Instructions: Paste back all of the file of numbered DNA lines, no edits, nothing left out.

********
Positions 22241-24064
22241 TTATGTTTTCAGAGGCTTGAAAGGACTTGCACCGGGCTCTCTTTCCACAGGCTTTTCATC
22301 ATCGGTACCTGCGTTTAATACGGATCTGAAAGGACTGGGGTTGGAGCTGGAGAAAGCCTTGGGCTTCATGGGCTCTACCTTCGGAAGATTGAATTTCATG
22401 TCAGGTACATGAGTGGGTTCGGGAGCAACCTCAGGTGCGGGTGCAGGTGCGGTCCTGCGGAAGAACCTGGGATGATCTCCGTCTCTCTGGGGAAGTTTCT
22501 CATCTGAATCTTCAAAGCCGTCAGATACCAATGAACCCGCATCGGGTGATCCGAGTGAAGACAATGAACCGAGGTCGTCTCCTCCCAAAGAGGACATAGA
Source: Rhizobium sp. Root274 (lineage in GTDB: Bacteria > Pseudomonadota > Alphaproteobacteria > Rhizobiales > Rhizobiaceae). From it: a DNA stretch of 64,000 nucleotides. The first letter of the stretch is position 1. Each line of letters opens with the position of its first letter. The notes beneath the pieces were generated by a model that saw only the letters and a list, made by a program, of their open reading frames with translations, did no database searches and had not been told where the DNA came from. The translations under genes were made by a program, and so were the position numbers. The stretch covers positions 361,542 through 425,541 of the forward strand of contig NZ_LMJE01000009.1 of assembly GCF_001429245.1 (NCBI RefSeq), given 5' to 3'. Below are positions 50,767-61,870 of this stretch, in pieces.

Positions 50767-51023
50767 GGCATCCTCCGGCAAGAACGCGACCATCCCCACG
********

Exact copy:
Positions 22241-24064
22241 TTATGTTTTCAGAGGCTTGAAAGGACTTGCACCGGGCTCTCTTTCCACAGGCTTTTCATC
22301 ATCGGTACCTGCGTTTAATACGGATCTGAAAGGACTGGGGTTGGAGCTGGAGAAAGCCTTGGGCTTCATGGGCTCTACCTTCGGAAGATTGAATTTCATG
22401 TCAGGTACATGAGTGGGTTCGGGAGCAACCTCAGGTGCGGGTGCAGGTGCGGTCCTGCGGAAGAACCTGGGATGATCTCCGTCTCTCTGGGGAAGTTTCT
22501 CATCTGAATCTTCAAAGCCGTCAGATACCAATGAACCCGCATCGGGTGATCCGAGTGAAGACAATGAACCGAGGTCGTCTCCTCCCAAAGAGGACATAGA
Source: Rhizobium sp. Root274 (lineage in GTDB: Bacteria > Pseudomonadota > Alphaproteobacteria > Rhizobiales > Rhizobiaceae). From it: a DNA stretch of 64,000 nucleotides. The first letter of the stretch is position 1. Each line of letters opens with the position of its first letter. The notes beneath the pieces were generated by a model that saw only the letters and a list, made by a program, of their open reading frames with translations, did no database searches and had not been told where the DNA came from. The translations under genes were made by a program, and so were the position numbers. The stretch covers positions 361,542 through 425,541 of the forward strand of contig NZ_LMJE01000009.1 of assembly GCF_001429245.1 (NCBI RefSeq), given 5' to 3'. Below are positions 50,767-61,870 of this stretch, in pieces.

Positions 50767-51023
50767 GGCATCCTCCGGCAAGAACGCGACCATCCCCACG